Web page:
Wednesday, June 15, 2011

Retirement Planning A-to-Z: Part 1

Your retirement planning strategy can seem very daunting with no idea where to turn. Over the next 5 weeks, we will break down the basic (and not so basic) tenets you must know to save and stretch your wealth during (and after) your retirement years, courtesy of the alphabet.

This week we present retirement planning A-E.

Always make sure you are seeking advice from an advisor who has specialized knowledge and training in this area. IRAs and other retirement accounts are unlike any other type of assets. Without proper education, even the most seasoned financial advisor, CPA or attorney can make a seemingly small mistake that could cost you fortunes. While this is the first item on our list, it may also be the most important. 

Be careful when moving retirement savings. If at all possible, move retirement funds via trustee-to-trustee transfer or direct rollover. By doing so, you can avoid potentially devastating mistakes, such as missing the 60-day rollover window or making more than one IRA-to-IRA or Roth IRA-to-Roth IRA rollover in the same year (365 days).

Contribute to your retirement accounts on a regular basis. Consistency is one of the most important components to successfully accumulating the retirement savings you desire. It may sometimes seem like you are far from reaching your goals, but by continuing to make your contributions year after year, you are far more likely to achieve your objectives. How do you eat an elephant? One bite at a time.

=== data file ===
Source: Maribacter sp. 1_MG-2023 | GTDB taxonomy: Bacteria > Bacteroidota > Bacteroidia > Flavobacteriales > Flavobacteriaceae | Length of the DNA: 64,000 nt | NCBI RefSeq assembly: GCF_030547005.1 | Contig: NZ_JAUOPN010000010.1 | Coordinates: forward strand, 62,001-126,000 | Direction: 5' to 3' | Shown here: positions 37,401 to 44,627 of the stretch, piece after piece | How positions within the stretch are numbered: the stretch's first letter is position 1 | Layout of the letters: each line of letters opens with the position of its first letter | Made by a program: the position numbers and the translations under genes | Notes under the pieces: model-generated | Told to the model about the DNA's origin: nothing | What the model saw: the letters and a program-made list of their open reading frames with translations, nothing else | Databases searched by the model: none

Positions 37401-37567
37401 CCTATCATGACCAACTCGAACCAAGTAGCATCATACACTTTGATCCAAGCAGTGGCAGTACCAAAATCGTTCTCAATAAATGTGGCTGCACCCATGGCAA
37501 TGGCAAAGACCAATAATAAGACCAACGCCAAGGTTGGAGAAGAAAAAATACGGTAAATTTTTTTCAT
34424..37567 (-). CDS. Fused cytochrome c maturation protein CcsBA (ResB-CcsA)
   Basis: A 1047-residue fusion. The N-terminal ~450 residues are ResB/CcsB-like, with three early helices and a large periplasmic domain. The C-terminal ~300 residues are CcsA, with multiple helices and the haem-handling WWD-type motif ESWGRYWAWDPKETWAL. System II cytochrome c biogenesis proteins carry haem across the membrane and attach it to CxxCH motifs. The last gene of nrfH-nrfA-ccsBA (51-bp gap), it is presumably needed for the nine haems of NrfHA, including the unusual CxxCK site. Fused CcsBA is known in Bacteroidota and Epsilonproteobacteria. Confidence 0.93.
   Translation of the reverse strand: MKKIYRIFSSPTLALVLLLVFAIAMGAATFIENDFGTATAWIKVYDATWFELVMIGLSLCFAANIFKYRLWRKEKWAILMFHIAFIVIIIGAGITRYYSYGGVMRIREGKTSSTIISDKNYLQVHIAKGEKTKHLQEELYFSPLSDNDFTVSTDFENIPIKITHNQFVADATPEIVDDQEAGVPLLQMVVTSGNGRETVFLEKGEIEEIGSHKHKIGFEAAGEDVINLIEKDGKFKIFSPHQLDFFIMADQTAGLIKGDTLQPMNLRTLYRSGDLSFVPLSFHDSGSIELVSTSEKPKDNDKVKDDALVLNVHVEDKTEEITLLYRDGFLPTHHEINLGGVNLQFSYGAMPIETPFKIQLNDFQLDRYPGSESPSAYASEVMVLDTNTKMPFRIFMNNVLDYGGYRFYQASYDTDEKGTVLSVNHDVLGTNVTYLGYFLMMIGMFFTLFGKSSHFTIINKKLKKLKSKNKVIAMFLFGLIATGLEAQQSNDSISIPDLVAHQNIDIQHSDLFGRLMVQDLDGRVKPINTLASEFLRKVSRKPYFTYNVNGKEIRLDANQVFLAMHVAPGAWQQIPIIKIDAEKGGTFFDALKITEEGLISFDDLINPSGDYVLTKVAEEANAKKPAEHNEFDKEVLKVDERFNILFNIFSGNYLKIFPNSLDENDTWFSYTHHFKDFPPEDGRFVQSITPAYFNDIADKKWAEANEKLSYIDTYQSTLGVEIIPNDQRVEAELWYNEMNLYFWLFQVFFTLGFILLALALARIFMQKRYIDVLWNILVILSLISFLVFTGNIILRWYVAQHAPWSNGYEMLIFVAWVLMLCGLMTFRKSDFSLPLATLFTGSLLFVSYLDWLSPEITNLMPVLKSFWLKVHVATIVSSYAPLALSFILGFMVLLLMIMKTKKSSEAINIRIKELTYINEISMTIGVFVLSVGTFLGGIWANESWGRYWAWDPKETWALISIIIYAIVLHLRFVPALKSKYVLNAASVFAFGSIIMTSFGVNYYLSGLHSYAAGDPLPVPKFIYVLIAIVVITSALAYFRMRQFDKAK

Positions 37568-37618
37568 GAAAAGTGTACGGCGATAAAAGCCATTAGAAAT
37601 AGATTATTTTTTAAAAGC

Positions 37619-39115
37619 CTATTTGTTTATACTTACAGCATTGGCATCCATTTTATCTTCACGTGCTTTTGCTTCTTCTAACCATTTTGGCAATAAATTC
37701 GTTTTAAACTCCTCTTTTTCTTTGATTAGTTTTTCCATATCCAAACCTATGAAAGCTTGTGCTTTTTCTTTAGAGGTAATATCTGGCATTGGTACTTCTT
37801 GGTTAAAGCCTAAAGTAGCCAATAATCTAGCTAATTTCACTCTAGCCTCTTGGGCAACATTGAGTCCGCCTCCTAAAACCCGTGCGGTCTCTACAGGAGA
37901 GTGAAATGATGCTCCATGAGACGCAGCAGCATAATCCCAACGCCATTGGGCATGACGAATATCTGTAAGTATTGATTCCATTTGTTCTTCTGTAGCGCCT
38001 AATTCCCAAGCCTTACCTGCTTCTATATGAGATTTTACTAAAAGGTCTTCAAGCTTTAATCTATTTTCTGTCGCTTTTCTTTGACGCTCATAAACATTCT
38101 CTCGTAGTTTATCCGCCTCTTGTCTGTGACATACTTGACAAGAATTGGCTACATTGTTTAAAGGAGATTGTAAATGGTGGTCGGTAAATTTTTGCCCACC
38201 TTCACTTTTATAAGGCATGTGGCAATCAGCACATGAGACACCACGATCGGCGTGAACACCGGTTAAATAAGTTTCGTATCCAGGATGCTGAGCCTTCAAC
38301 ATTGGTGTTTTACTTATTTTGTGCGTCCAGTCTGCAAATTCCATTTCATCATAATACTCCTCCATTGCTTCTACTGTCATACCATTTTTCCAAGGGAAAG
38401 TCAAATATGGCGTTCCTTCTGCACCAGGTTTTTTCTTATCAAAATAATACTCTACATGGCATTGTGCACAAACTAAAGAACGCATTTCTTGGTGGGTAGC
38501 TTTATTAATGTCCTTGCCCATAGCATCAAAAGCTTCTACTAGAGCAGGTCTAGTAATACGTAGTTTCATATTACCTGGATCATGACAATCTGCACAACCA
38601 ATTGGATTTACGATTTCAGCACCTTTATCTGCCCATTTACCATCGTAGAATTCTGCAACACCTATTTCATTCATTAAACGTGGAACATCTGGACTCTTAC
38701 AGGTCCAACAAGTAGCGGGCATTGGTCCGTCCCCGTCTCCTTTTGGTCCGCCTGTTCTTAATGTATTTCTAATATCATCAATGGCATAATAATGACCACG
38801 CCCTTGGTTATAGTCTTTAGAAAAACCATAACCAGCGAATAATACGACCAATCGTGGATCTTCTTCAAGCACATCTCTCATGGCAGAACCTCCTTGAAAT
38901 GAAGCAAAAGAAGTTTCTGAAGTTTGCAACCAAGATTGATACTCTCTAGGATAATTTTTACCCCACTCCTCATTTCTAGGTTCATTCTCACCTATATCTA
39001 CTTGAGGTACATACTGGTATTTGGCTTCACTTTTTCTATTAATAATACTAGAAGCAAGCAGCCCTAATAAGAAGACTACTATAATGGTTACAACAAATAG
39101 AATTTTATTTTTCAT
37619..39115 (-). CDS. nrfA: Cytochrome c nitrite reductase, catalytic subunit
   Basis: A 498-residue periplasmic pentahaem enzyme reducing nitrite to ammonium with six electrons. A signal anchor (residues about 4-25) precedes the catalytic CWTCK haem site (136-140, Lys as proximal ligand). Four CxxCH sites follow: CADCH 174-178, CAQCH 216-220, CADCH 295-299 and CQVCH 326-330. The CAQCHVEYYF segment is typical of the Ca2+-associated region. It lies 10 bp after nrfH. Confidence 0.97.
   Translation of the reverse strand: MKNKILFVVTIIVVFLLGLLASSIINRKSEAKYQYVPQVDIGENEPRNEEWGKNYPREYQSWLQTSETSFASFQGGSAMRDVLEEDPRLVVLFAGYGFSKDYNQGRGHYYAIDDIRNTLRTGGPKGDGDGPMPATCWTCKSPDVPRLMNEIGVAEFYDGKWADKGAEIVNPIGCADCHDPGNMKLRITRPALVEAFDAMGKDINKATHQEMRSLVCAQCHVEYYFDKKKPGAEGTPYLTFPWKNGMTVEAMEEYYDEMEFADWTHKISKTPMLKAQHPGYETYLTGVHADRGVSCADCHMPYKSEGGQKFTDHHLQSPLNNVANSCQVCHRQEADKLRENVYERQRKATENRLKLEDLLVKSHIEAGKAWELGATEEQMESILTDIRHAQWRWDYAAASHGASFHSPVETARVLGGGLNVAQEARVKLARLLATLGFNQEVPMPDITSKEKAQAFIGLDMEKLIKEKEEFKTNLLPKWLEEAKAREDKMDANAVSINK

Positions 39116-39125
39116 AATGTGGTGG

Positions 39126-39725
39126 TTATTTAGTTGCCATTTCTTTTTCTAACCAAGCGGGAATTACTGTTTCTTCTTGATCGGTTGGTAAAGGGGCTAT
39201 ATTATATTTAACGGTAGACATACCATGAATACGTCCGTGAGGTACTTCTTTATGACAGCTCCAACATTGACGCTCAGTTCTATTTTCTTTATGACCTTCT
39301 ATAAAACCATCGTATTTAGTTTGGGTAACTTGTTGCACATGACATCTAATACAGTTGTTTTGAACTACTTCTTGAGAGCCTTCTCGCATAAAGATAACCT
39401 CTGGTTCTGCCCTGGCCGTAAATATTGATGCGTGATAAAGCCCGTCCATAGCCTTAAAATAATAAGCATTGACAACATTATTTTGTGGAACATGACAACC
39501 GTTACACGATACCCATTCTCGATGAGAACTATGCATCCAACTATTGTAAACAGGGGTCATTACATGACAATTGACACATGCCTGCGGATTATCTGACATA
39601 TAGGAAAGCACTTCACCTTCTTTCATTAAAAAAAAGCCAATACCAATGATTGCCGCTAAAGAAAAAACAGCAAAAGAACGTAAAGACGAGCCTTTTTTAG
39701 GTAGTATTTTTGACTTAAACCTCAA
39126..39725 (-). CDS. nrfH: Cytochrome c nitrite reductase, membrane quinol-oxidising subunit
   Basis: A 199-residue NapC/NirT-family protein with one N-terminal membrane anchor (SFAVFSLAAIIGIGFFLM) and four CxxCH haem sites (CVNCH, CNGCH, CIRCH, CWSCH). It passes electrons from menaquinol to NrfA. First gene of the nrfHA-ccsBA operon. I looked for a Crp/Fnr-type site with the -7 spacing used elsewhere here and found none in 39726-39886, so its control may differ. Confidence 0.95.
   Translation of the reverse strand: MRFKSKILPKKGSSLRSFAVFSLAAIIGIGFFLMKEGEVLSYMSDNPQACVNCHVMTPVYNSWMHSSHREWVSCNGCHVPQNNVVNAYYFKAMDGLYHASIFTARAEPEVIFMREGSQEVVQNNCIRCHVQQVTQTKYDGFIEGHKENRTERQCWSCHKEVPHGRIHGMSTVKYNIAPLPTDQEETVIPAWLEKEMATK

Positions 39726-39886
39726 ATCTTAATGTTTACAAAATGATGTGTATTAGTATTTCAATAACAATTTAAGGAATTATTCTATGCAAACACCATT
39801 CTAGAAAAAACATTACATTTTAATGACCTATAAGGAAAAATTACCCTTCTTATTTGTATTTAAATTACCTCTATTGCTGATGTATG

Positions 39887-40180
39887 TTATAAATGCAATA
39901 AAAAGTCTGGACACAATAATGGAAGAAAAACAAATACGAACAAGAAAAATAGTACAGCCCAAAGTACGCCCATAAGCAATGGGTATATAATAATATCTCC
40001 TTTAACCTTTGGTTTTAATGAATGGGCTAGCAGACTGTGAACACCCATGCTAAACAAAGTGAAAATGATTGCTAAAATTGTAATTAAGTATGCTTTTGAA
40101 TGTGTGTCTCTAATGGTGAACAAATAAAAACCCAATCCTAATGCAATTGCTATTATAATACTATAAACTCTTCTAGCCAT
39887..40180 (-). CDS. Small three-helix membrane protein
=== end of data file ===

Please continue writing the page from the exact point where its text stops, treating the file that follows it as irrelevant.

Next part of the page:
Develop a plan. Proper planning is one of the most important steps to achieving a successful retirement and legacy plan. In our system today, you either create your own plan, or you’re given one by the government. Hint: Yours is usually better! Ultimately, all plans come down to three simple steps; figure out where you are now, figure out where you want to be, and then figure out the best way to get from here to there.

Educate yourself. Read an article, explore a website, checkout a book from your local library. Those who are the most prepared to make decisions usually make the better choices. This is especially true when it comes to retirement planning!

By Jeffrey Levine and Jared Trexler
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